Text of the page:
Effort to Spare: For Harlem Woman, Alley Brings It All Back Home

By Jocelyn Voo
New York Post

SHARON Joseph may have moved from Wall Street to 126th Street, but the investment analyst turned bowling-alley owner is still clocking 80-hour weeks and occasionally leaving at 4 in the morning.

“I don’t know what normal life’s like. All I talk about is bowling," she says.

Around the corner from the Apollo Theater is Joseph’s new enterprise: Harlem Lanes, a 25,000-square-foot bowling alley almost hidden from the street. The lanes occupy the third and fourth floors of the Alhambra Ballroom building on Adam Clayton Powell Jr. Boulevard, and if not for the narrow red sign jutting out from the side of the building and a nondescript arrow pointing toward the entrance, one might easily miss it.

It’s not far from where Joseph got her first taste of entrepreneurship: Harlem’s PS 113, where as a youth she got involved with Junior Achievement of New York (JANY), a nonprofit that teaches K-12 students financial literacy and business skills. Kids growing up in Harlem generally mimic the occupations they see, Joseph says – funeral director, bodega owner, beautician.

“I never saw somebody who worked on Wall Street. I didn’t even know where it was," she remembers. “Junior Achievement planted a seed."

Bolstered by JANY’s support, Joseph graduated from Tufts and then Columbia Business School, and took a high-paying job. Still, she knew entrepreneurship was in her future, and while she and her aunt, Gail Richards, were strolling through Harlem in 2001, they hit on the idea of a bowling alley.

“The problem with Harlem was a lack of family entertainment," she says. “We had movie theaters and restaurants, but there wasn’t any real opportunity for people to gather."

Still, she had concerns.

“When most people think about bowling, they have this kind of ‘Laverne and Shirley’ old-school bowling idea," Joseph says. “I know I did."

But convinced the idea could work, she soon quit her job and, with Richards as a partner, launched what became a five-year process of finding space, securing funding and otherwise turning her vision into a reality.

Harlem Lanes finally opened its doors in April 2006, with a decidedly non-Laverne-ish variety of offerings ranging from live jazz concerts to disco bowling to televised boxing matches with $10 pitchers of beer. Downstairs, a private room hosts kids’ karaoke birthday parties; upstairs a space outfitted with a bar and three flat-screen TVs hosts grown-up celebrations like bachelorette parties. And, of course, there are 24 bowling lanes.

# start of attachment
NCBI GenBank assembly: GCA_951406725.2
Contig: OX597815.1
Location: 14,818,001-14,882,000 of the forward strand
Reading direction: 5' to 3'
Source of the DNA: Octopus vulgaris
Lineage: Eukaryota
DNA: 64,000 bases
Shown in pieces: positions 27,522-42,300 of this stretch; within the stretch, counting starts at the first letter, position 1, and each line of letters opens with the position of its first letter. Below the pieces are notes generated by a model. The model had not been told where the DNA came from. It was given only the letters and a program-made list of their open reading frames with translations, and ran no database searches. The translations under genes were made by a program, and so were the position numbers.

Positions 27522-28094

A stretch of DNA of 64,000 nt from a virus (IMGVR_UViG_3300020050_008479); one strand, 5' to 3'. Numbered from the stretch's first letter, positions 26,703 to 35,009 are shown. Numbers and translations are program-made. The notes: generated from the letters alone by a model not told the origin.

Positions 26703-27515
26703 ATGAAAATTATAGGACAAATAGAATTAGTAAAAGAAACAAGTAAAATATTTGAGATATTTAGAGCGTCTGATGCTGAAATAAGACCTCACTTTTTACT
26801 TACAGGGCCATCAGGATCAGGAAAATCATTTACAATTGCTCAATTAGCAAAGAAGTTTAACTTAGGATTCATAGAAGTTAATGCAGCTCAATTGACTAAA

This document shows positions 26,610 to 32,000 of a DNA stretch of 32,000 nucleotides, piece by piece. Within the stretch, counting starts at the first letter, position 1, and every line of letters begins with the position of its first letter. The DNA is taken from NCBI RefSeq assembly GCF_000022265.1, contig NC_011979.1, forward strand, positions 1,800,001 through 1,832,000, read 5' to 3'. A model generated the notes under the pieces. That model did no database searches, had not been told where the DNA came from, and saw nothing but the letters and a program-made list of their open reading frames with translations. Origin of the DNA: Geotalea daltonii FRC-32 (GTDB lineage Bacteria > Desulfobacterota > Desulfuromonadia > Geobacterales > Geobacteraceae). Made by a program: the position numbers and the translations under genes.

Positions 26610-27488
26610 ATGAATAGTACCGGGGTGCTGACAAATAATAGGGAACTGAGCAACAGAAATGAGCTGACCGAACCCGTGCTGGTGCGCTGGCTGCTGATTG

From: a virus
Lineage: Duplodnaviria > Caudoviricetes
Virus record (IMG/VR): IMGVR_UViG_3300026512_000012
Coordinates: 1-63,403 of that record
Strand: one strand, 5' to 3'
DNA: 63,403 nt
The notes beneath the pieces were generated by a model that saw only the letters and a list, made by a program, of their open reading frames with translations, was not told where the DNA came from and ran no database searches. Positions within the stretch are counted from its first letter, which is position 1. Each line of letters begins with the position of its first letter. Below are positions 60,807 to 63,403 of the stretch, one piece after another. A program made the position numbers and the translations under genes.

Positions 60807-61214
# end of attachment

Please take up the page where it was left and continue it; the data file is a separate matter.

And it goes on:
The first local alley in 30 years, Harlem Lanes has gotten a warm welcome from the community. School children often send letters of thanks, and celebs such as Ja Rule and Bill Clinton have donned the signature blue-and-red bowling shoes.

Not that it’s been easy for Joseph, who in the early days worked such long hours she took to keeping a makeup kit and a change of outfit behind her door. She retains about 50 employees, who are largely drawn from the neighborhood, and include former homeless people and high-school dropouts.

“One of our biggest propositions is to inspire people within the community," she says.

In addition to overseeing operations, marketing her business and scrubbing the occasional bathroom (not to mention raising a 6-year-old daughter), Joseph has another task on her plate – learning to bowl. With the help of an instructor, the novice is working on raising her score past the century mark.

“I’m competitive, so every time the ball goes in the gutter, I can’t take it," she exclaims.

Whether she’ll break 200 remains to be seen, but in the meantime she’s got other achievements to point to. There was a time when, as a child, a schoolteacher told her class many of them wouldn’t make it beyond 110th Street.

“I’ve seen the world now," Joseph says. “She’s wrong."


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